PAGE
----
Last weekend, Harvard University held its first-ever “Black Health Matters” conference to help attendees gain “an understanding of how to develop interdisciplinary approaches to addressing health issues within the Black Community.”
Consisting of panels and workshops focused on addressing an imbalance regarding health issues within the black community, the conference lauded itself as an opportunity for “students and speakers from across the country to explore how past and present sociopolitical climates have impacted the health of Black communities.”
The weekend was split by subjects, with Saturday focused the statistics regarding health outlooks as related to black versus white Americans, and Sunday dedicated to discussing options for effecting change.
One example of a well-received panel was “ZIP Code vs. Genetic Code: Social Determinants of Health,” which suggested there is a health impact in racially-segregated neighborhoods.
Tania Fabo, a conference co-director, further explained the reasoning behind the conference, as reported by The Crimson:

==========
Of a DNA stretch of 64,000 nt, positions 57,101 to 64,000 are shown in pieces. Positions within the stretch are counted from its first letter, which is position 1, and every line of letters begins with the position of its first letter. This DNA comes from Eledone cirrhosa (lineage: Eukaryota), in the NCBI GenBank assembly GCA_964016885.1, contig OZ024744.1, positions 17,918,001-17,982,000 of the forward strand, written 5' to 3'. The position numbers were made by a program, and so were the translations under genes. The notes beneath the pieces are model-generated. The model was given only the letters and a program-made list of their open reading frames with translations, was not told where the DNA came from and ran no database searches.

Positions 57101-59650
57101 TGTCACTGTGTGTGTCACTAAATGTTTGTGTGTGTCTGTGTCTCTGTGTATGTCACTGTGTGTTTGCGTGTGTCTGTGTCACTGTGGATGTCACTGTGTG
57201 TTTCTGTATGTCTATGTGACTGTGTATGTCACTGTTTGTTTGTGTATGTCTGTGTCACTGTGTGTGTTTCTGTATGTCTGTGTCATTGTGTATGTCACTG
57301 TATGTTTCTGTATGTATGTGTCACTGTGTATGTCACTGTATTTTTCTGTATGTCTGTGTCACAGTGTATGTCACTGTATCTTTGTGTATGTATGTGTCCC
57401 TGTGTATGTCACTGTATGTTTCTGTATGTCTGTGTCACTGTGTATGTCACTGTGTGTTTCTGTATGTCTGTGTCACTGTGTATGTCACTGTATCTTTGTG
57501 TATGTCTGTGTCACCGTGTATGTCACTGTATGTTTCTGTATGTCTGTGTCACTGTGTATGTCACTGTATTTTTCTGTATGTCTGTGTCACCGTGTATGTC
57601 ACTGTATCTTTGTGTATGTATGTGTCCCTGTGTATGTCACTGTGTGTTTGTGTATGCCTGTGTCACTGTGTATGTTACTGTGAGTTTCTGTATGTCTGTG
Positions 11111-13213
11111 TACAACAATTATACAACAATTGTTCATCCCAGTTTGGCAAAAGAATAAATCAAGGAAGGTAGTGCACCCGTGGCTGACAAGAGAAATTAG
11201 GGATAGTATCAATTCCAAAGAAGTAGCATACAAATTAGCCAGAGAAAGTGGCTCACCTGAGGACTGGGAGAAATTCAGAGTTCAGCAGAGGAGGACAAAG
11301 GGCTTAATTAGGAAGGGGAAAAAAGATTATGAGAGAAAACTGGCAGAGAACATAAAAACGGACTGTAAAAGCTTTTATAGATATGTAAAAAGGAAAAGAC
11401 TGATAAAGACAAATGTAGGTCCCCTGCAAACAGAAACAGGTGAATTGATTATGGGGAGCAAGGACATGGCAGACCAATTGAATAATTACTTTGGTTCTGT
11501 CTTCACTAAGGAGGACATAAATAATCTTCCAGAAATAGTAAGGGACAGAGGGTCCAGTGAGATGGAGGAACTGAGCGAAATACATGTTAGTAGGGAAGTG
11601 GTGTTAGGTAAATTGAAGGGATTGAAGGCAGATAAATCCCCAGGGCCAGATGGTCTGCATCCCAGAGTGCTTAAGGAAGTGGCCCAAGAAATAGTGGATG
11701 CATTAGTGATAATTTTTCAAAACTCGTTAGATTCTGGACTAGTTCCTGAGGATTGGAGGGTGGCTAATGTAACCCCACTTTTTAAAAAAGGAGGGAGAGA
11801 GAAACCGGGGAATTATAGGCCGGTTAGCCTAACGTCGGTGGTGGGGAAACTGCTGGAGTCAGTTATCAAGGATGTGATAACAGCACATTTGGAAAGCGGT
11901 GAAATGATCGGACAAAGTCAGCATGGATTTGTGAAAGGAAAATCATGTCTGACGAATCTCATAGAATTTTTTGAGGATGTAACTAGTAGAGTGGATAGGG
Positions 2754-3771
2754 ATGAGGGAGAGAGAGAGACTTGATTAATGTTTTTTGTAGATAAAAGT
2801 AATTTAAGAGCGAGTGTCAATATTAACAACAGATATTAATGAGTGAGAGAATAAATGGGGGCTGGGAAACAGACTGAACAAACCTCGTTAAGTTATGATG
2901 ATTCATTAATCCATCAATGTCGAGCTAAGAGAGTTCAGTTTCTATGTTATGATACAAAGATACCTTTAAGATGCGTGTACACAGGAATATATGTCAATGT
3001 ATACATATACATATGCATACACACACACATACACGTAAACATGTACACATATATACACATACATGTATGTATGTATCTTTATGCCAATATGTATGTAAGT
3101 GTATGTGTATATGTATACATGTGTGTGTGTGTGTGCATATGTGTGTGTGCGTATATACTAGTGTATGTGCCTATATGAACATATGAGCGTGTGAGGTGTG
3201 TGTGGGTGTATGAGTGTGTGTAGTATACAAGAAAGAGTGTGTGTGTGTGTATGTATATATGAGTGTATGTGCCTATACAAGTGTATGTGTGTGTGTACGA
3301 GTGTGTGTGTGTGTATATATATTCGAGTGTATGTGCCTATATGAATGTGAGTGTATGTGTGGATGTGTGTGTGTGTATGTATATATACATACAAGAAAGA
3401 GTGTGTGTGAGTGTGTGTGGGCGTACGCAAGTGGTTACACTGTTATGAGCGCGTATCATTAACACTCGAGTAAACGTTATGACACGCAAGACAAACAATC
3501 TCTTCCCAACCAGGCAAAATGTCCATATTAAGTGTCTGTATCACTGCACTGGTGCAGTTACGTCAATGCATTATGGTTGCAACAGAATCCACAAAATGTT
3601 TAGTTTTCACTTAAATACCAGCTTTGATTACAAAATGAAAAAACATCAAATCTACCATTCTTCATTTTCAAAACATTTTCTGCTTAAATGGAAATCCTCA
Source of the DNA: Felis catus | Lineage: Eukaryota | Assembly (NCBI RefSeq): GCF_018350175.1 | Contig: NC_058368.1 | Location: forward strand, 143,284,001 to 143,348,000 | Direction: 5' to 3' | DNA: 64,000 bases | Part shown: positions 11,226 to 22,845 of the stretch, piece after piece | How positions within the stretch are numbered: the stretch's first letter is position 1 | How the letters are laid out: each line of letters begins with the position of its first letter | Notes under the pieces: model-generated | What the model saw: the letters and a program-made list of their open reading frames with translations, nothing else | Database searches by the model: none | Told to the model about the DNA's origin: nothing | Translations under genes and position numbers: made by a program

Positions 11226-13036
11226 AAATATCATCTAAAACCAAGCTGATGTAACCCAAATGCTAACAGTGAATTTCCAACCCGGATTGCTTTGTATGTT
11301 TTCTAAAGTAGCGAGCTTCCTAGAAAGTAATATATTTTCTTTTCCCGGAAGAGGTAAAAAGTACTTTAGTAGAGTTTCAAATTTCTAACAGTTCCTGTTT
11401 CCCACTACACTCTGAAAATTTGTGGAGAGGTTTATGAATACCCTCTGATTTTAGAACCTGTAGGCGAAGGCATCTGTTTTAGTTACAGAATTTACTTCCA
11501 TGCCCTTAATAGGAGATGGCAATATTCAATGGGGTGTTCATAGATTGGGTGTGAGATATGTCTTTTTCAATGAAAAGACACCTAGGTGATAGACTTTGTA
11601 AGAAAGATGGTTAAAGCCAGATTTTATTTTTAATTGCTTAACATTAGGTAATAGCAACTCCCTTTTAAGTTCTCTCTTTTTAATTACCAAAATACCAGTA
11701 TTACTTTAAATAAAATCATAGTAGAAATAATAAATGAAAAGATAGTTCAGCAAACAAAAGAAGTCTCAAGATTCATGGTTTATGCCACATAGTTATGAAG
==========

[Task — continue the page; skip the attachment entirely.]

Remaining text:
“As an interdisciplinary conference, we are focusing on how health disparities can be addressed across sectors, whether that is using the legal system as a tool to fight modern mechanisms of oppression, improving health literacy and education among Black youths, or recognizing the harmful bias against Black patients that exists in the medical community. When we came up with the idea for the event we didn’t want people coming and learning and leaving with nothing. You leave with these frustrations but you don’t have a mechanism to put these frustrations into action.”
The Black Health Matters Conference took place from November 10-12, 2017 at Harvard University.
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